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Coffee Caveats | Nutrition Facts | Dr. Michael Greger
Last month in the American Journal of Clinical Nutrition, an editorial entitled “Coffee consumption and risk of chronic diseases: changing our views” reviewed the growing evidence that for most people, the benefits of drinking coffee likely outweigh the risks. For example, a recent analysis of the best studies published to date suggests coffee consumption may lead to a modest reduction in overall cancer incidence, as detailed in my 1-min. video Coffee and Cancer.
Each daily cup o’ joe was associated with about a 3% reduced risk of cancers, especially bladder, breast, mouth, colorectal, endometrial, esophageal, liver, leukemic, pancreatic, and prostate cancers.
What about the caffeine, though? Glad you asked! Check out What About the Caffeine?
There are a few caveats. Some health conditions may be worsened by coffee, such as insomnia, anxiety, gastroesophageal reflux (heartburn), high blood pressure, and certain heartbeat rhythm irregularities. There are also compounds in coffee that increase cholesterol levels, but are effectively removed when filtered through paper, so drip coffee is preferable to boiled, French press and espresso. Pregnant women should restrict caffeine consumption to less than two cups of coffee a day.
Despite the growing evidence of health benefits associated with coffee consumption, I still don’t recommend people drink it—not because it’s not healthy, but because there are even healthier choices. In this way, coffee is like a banana, another common convenient plant product. If you have a choice, I’d encourage you to make healthier fruit choices (apples are better, berries are best). Similarly, when it comes to beverages, I’d encourage you to choose an even healthier one, like green tea.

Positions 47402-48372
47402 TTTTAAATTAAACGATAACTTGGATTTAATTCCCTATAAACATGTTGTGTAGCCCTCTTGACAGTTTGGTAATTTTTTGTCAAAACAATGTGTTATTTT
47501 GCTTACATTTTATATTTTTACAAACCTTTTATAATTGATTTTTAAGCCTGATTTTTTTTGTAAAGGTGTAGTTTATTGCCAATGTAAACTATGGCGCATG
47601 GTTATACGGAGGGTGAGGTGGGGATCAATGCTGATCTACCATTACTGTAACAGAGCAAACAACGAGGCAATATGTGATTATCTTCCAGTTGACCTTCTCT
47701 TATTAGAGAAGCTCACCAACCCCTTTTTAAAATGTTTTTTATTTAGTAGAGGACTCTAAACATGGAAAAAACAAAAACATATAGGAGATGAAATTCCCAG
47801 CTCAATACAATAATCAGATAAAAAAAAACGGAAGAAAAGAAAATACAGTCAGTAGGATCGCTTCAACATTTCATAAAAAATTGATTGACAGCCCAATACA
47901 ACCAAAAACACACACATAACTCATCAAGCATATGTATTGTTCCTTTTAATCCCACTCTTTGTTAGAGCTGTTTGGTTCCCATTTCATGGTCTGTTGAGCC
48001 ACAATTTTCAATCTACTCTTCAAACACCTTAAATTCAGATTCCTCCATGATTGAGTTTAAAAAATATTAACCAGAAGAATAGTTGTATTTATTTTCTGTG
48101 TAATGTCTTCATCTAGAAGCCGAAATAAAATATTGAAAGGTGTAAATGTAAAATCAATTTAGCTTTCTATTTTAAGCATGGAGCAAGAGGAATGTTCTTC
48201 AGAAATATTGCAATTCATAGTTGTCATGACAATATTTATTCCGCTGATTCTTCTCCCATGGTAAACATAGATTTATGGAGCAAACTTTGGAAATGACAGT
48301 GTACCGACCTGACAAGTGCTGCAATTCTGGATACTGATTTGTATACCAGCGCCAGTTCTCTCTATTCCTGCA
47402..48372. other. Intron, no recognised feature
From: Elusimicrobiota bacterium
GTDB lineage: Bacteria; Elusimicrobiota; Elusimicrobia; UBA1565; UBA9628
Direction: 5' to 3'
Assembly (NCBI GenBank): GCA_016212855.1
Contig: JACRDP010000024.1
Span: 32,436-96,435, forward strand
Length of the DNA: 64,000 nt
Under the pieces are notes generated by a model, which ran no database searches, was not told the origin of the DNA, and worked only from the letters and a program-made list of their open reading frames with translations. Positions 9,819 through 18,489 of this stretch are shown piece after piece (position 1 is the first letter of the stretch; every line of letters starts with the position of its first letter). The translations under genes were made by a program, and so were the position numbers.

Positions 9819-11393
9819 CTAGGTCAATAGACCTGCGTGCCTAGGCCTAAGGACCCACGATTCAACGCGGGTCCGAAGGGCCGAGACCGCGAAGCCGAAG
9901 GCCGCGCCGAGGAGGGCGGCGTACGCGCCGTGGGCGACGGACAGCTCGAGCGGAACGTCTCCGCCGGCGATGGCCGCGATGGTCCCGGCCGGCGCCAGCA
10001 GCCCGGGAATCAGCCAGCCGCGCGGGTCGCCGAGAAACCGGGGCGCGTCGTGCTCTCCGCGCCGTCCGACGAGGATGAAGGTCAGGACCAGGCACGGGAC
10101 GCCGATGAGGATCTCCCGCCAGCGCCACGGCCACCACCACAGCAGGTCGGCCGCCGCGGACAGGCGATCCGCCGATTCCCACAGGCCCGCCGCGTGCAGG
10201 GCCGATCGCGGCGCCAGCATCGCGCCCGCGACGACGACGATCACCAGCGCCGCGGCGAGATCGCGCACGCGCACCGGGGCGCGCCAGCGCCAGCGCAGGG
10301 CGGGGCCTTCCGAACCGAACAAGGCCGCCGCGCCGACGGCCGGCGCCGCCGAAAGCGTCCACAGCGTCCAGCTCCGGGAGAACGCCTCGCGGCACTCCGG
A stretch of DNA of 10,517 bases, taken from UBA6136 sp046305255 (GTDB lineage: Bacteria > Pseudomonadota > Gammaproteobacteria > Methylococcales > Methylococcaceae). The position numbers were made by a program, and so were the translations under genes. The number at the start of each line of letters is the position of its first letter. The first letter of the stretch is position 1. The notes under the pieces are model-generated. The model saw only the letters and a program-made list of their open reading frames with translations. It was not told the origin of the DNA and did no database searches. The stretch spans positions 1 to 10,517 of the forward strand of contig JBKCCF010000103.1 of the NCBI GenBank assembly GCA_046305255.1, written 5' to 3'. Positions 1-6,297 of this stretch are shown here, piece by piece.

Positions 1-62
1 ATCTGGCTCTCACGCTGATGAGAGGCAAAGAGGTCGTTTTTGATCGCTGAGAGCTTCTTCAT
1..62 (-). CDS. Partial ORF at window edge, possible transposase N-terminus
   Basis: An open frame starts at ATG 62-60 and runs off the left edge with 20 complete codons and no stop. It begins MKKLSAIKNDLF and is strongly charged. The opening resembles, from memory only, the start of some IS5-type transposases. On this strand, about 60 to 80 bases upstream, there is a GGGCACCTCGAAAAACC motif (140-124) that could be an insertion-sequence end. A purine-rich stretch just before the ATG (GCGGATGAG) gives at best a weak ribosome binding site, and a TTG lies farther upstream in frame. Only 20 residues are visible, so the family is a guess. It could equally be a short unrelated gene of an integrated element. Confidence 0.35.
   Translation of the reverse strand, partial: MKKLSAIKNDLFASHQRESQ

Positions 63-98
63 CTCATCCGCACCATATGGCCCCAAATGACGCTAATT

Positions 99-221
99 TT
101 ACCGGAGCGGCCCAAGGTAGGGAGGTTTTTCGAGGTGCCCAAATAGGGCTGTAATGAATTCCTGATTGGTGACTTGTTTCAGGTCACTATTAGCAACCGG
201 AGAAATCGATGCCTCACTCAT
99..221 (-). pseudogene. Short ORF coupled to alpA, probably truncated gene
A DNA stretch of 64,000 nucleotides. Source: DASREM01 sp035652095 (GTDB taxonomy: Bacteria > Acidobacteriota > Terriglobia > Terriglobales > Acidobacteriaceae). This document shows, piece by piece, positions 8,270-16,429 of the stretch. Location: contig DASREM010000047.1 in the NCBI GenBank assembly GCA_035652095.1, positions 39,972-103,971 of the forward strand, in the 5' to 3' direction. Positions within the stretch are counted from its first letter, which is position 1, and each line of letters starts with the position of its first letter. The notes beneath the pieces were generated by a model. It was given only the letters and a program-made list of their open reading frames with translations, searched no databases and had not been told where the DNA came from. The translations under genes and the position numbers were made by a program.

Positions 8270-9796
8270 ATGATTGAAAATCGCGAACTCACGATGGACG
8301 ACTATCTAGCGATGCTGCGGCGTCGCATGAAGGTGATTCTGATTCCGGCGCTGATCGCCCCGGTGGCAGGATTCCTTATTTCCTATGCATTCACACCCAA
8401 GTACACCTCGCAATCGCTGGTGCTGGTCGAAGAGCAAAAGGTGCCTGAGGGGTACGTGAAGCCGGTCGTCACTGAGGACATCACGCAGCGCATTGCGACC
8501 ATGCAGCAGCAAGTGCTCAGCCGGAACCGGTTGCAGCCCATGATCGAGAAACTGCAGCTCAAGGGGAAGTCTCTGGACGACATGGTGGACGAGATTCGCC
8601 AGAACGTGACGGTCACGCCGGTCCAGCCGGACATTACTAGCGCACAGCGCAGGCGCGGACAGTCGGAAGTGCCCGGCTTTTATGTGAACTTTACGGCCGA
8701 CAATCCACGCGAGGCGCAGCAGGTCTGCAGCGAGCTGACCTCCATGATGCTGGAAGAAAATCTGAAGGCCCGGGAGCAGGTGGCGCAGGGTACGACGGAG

One final note: not all routes of administering coffee are benign. Consider the title of a case reported in a medical journal last month: “Rectal Perforation…Caused by Rectal Burns Associated With Hot Coffee Enemas.”
___________________________________About the Author: Michael Greger, M.D. is a physician, author, and internationally recognized speaker on nutrition, food safety, and public health issues. A founding member of the American College of Lifestyle Medicine, Dr. Greger is licensed as a general practitioner specializing in clinical nutrition. Currently he serves as the Director of Public Health and Animal Agriculture at the Humane Society of the United States. Dr. Greger is a graduate of the Cornell University School of Agriculture and the Tufts University School of Medicine. Dr. Greger works in partnership with NUTRITIONFACTS.ORG, a 501c3 nonprofit charitable organization brought to you by the Jesse & Julie Rasch Foundation.
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